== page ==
Rocket science met planetary science in the California desert when Honeybee Robotics tested PlanetVac, a new planetary surface sampling technique, on a Masten Space Systems Xodiac rocket. During the 24 May test, the Xodiac rocket lifted off, hovered, moved slightly, and then landed PlanetVac in a bed of Mars soil simulant. PlanetVac gathered hundreds of grams of sample, and the rocket lifted off again, moved, and landed. This test advanced The Planetary Society-supported project one step closer to flying in space.

Successful sampling
Successful sampling PlanetVac Xodiac sampling container following successful sampling during a Xodiac rocket flight. More than 300 grams of Mars simulant that was collected can be seen in the container. Lens cap for scale. For more information, visit the PlanetVac homepage.Image: Bruce Betts


PlanetVac (Planetary Vacuum) is intended for robotic sample collection from planetary surfaces. PlanetVac uses compressed gas to force dirt and small rocks up into a sampling container or science instrument. It can take advantage of supplies of compressed gas that are usually on landers already (the landers use the gas to pressurize their fuel tanks). PlanetVac sampling devices could be built into the lander legs themselves, as we did in the May tests.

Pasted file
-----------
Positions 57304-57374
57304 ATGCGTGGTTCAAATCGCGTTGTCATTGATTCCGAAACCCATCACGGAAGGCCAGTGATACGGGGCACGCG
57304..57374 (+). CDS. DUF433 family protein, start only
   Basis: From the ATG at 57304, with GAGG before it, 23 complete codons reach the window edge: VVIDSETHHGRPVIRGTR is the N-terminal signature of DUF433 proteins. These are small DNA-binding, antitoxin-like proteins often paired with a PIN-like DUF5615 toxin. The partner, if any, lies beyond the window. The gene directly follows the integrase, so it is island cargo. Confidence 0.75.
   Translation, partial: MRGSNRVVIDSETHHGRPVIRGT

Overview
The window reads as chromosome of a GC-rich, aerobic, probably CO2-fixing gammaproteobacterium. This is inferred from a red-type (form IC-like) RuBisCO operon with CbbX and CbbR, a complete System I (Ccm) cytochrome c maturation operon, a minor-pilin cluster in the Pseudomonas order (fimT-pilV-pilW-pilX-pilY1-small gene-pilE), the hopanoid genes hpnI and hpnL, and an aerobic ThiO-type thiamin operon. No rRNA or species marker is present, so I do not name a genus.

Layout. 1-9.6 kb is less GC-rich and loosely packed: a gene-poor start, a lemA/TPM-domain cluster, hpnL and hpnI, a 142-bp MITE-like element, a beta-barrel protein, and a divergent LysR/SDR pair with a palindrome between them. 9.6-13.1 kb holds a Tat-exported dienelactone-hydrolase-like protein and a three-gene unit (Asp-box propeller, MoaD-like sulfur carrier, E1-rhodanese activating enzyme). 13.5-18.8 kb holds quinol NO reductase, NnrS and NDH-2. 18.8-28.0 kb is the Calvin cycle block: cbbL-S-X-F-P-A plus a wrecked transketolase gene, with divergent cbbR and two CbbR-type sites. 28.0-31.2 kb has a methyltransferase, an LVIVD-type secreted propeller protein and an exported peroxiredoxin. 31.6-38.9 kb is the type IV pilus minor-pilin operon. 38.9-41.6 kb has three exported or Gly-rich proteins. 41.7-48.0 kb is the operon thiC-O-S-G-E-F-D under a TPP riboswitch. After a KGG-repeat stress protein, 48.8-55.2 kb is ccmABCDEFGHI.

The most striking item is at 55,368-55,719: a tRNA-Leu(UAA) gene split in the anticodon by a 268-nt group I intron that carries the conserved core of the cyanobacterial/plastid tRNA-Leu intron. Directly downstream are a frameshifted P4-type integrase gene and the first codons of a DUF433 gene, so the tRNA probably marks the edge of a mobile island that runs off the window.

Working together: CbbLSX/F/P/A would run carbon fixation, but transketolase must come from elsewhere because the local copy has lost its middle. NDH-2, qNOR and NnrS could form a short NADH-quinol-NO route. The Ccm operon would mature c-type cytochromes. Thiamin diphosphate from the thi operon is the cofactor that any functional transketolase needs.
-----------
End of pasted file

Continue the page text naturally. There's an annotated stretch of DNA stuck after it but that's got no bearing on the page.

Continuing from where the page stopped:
The technology could be used to feed surface dirt to science instruments and/or feed it into sample return rockets on landers on Mars, asteroids, or the Moon. Because of the low pressures on all those bodies, the technique is extremely efficient. The efficiency is related to the ratio of the pressure of the gas used to the ambient pressure. Its use of only one moving part—a valve to release the gas—makes it reliable, and its relatively low mass and cost are big pluses in the planetary exploration game.

In 2013, Planetary Society members funded early tests of PlanetVac in a vacuum chamber at Mars pressures. The test was successful, showing that a full prototype could be constructed and operated successfully in a low-pressure environment.

Successful test flight
Successful test flight Planetary Society CEO Bill Nye and donors to PlanetVac Xodiac project surround the Xodiac rocket following a successful sampling test flight. All photos this spread courtesy of Richard Chute and Bruce Betts for The Planetary SocietyImage: Richard Chute for The Planetary Society